Allied Health seen as a “missed opportunity” for undergraduate science programs
In the new Allied Health Science Building, a small gap between double doors exposes the silver locks that lead to many of the labs. These locks serve a merely symbolic purpose, as outsiders can click them open with the simple swipe of a credit card or writing utensil. The contraptions look secure and official, but are ultimately ineffective in guarding anything on the other side.
As a whole, the Allied Health building functions in a similar manner to its faulty lock system. The building appears pristine and, to a certain extent, it is. Shiny new equipment stocks freshly renovated labs, but the facilities are not as flawlessly functional as appearances may suggest.
One science professor, who wished to remain anonymous, referred to Allied Health as the “pretty shell” of what could have been a fully functional building. Many of the professors for the undergraduate program agree that the administration lessened the potential quality of the building by discounting faculty input. However, almost all of those that spoke out wish to remain anonymous due to “the fear of retribution from the administration,” one said.
Construction of Allied Health began under a pressing deadline, in order to prepare the Physician Assistant graduate program before classes commenced in May 2016. A mere 13 months saw the new building to completion but, according to faculty, this record-breaking time came with a heavy cost. The fast-paced schedule left behind a number of unnecessary oversights – minor issues, yet great inconveniences – within the undergraduate facilities.
“Everything was a missed opportunity,” said another anonymous science professor of the new building. “If there had only been the patience and the willingness to get the faculty involved, who are the real people that use this building, it would have been spectacular.”
Over the summer, Jenna Robinson, an Environmental Science and Biology student, witnessed the builders’ disregard the proper set-up for microscope use, against professor recommendations.
“If you’re working on a table with a microscope on it, you want to be able to sit with your legs underneath the counter,” said Robinson. “Then, all of a sudden, construction workers came in and filled the gaps in with cabinets even though the teachers tried to stop them.”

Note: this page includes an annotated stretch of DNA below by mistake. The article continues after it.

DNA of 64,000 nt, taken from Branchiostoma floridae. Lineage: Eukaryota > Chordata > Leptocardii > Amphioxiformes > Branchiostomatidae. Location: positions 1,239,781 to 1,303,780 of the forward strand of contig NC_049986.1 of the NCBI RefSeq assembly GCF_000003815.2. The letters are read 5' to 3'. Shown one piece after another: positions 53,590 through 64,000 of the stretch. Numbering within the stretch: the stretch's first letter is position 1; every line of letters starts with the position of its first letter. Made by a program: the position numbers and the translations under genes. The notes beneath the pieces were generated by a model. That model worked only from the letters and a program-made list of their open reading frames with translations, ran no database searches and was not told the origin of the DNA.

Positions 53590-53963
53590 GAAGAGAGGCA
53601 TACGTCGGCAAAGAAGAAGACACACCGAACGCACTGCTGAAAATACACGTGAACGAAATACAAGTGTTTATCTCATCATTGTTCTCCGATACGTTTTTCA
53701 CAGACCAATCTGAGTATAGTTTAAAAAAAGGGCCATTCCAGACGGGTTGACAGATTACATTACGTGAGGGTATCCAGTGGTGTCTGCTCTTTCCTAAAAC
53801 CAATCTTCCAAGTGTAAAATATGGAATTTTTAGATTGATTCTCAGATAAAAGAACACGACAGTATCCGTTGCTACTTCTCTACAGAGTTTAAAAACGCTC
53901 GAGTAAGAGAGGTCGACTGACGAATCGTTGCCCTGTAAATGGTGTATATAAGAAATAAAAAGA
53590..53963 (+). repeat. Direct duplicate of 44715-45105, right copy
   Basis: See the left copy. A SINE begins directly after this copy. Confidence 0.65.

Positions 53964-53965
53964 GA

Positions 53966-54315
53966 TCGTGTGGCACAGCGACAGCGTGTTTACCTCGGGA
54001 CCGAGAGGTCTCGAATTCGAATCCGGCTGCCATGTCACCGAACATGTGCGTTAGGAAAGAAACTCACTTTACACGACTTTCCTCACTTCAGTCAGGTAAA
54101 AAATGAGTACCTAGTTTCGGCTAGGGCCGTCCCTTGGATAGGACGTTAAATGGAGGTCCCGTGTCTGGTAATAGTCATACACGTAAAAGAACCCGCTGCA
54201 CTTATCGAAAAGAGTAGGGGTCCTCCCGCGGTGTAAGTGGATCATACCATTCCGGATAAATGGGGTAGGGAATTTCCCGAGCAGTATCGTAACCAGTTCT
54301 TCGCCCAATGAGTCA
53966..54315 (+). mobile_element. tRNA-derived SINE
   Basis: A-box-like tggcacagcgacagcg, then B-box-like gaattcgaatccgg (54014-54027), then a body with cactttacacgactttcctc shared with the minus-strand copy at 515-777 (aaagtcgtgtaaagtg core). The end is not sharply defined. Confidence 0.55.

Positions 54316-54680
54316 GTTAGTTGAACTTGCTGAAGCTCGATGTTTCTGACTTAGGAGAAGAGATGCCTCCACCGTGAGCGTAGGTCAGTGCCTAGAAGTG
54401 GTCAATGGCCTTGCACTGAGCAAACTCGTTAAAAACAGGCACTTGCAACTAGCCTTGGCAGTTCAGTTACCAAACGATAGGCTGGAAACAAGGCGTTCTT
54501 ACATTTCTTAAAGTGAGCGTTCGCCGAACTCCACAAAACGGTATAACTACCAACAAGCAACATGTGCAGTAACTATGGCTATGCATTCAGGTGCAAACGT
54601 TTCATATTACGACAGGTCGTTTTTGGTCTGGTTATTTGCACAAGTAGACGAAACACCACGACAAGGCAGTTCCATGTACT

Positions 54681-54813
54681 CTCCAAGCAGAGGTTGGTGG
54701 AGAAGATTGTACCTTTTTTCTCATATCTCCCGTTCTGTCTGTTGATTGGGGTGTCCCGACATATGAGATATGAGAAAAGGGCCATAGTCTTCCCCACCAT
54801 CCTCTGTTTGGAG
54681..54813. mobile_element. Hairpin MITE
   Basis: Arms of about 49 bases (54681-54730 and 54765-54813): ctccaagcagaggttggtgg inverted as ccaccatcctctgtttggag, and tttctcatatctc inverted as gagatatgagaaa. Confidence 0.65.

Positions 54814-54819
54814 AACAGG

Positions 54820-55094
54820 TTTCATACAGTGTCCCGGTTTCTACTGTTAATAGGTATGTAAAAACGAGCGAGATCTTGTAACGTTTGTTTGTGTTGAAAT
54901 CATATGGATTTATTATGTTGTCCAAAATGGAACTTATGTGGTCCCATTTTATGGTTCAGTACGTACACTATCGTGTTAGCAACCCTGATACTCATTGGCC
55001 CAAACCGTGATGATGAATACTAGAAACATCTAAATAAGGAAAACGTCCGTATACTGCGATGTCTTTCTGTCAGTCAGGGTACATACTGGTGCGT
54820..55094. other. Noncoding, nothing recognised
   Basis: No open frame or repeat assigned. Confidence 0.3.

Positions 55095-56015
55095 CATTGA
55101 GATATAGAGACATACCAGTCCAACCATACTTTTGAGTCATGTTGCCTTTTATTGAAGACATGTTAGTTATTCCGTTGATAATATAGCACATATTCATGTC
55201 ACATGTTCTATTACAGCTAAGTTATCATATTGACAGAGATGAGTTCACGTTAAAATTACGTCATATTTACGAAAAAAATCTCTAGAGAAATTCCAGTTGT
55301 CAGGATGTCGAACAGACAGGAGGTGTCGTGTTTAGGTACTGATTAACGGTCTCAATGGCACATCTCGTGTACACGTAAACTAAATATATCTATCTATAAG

Almost an entire school year later, these cabinets remain in the labs along with a number of other unaddressed logistical issues.
For example, full windowpanes plate the doorways into each of the labs, eliminating the ability to privately set up practical exams or work with materials that require total darkness. To combat this problem, some professors cover the glass by taping up strips of black garbage bags or aluminum foil.
Inside the labs, classes struggle with a disproportionate number of microscopes to the outlets at each table. The lab sinks, with their automatic sensors and shallow six-inch basins, are also poorly designed, making them difficult to maneuver without splashing. Amanda Diaz, a freshman science student, recalled the automatic sink splashing up “pig juice” during a lab involving animal carcasses.
When asked what parts of the building could be improved upon, the dean of the science department, Dr. James DuMond, agreed that some minor decisions, like the automatic sinks, were mistakes: “little things like that that we thought were a really good idea when we designed the building,” he said. “We realized that they did have a drawback once we installed them.”
During this decision-making process, the department heads participated in planning meetings and faculty received plans for the new facilities. However, they found these efforts to be largely ineffective. “We offered a few suggestions and many of them were ignored,” said one professor regarding the layout of the labs.